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Despite the media highlighting statements that indicate support for Palestine in schools helps foster antisemitism, Ms Honan says she knows of teachers who have experienced positive feedback from Jewish students who have told them they are pro-ceasefire.

“As teachers, we believe we have the right – and the responsibility – to raise issues in a way that’s respectful,” Ms Honan told EducationDaily. “But we are still seeking more explicit clarification to say that teachers can wear the scarves to school. It will give a lot more teachers a lot more confidence. The NSW union has made it explicit.”

Inclusive conversations are important

In her primary school classroom, Emma says the first day she wore her Free Palestine badge to school, it was a Jewish student who commented.

“They said, ‘nice badge’, followed by, ‘I’ve been asking my mum to go to the rally and march with the Jewish group’,” she told EducationDaily. “It is a mistake to assume that we harm Jewish students by supporting a free Palestine. Being against the current actions of Israel is not antisemitism. If we shy away from critiquing Israel because of this fear, we allow this damaging and polarising falsity to continue.”

But while she was heartened by empathetic words from students, Emma says she was disappointed with the stance by school leadership.

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“I placed posters in the staff room to share with my colleagues about the Teachers for Palestine Vigil for students and teachers of Palestine,” she says. “By recess my posters were gone, I believe removed by school leadership. The silencing has been deafening.”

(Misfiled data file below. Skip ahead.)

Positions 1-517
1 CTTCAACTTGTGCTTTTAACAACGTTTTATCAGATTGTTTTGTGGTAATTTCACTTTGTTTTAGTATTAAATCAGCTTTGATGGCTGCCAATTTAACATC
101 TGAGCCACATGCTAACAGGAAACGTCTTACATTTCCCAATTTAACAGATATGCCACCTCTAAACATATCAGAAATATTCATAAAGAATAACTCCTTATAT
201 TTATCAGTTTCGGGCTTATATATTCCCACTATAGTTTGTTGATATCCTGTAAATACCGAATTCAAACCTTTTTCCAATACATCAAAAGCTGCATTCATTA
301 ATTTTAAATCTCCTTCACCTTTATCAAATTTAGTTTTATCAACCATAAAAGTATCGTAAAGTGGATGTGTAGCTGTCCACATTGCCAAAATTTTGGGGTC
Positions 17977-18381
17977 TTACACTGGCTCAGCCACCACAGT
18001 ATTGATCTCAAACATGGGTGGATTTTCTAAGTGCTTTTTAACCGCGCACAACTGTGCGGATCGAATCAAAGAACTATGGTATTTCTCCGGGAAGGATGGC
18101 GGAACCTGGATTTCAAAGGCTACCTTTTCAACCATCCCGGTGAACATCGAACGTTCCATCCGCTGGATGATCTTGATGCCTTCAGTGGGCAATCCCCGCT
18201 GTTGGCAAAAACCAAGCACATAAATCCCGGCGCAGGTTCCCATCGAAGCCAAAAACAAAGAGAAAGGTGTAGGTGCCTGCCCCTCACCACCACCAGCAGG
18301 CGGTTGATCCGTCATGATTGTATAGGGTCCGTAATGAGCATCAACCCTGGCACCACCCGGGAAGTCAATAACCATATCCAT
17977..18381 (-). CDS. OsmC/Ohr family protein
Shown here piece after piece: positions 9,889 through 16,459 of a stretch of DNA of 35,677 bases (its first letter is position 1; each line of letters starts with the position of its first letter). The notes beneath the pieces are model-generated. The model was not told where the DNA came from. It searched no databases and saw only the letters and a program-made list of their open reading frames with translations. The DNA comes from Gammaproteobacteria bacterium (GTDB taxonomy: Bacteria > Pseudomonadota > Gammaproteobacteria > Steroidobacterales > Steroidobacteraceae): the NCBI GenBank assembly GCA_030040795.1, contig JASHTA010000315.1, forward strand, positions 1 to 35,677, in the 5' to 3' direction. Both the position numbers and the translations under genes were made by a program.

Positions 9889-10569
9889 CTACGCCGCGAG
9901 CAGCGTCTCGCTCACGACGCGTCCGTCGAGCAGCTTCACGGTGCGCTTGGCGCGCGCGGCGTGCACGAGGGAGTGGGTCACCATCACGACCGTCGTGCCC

World events must be explained and understood

Victorian state school secondary teacher Dr Pippa Tandy says she had been “thinking for a while that I should have been making more of an effort in support of Palestine”.

“When I did a few things in school for Ukraine, I was asking myself why I wasn’t doing it for Palestine. I am sorry that it took this terrible escalation to motivate me,” she told EducationDaily.

“When I was a very young child I was schooled in the Holocaust by my parents (not that long after the end of the war) and one of the things that terrified and angered me the most, was that people knew it was happening and did nothing. Or worse, turned back refugee ships and blocked support for Jewish people attempting to escape.”

These powerful memories, she says, prompted her to ask herself if she wanted her students to think of their teachers in the same light.

““You mean, you did not want to call for a ceasefire until all the children and their parents were under the rubble in Gaza?’ But it’s not just our shame that we should worry about. Think about what it is like for children to look at adults around them and feel unsafe because they suspect that we cannot stand up for children in danger, that we don’t care, or are too frightened of being reprimanded or called antisemitic,” Dr Tandy says. “This has life-long consequences for a child’s sense of their worth in the world. We must stop the conflation of disgusting acts of antisemitism with the desire and the moral imperative to protect children. To conflate these things is an unconscionable act of dishonesty and ideological control.”

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Claire Halliday has an extensive career as a full-time writer - across book publishing, copywriting, podcasting and feature journalism - for more than 25 years. She lives in Melbourne with children, two border collies and a grumpy Burmese cat. Contact: claire.halliday[at]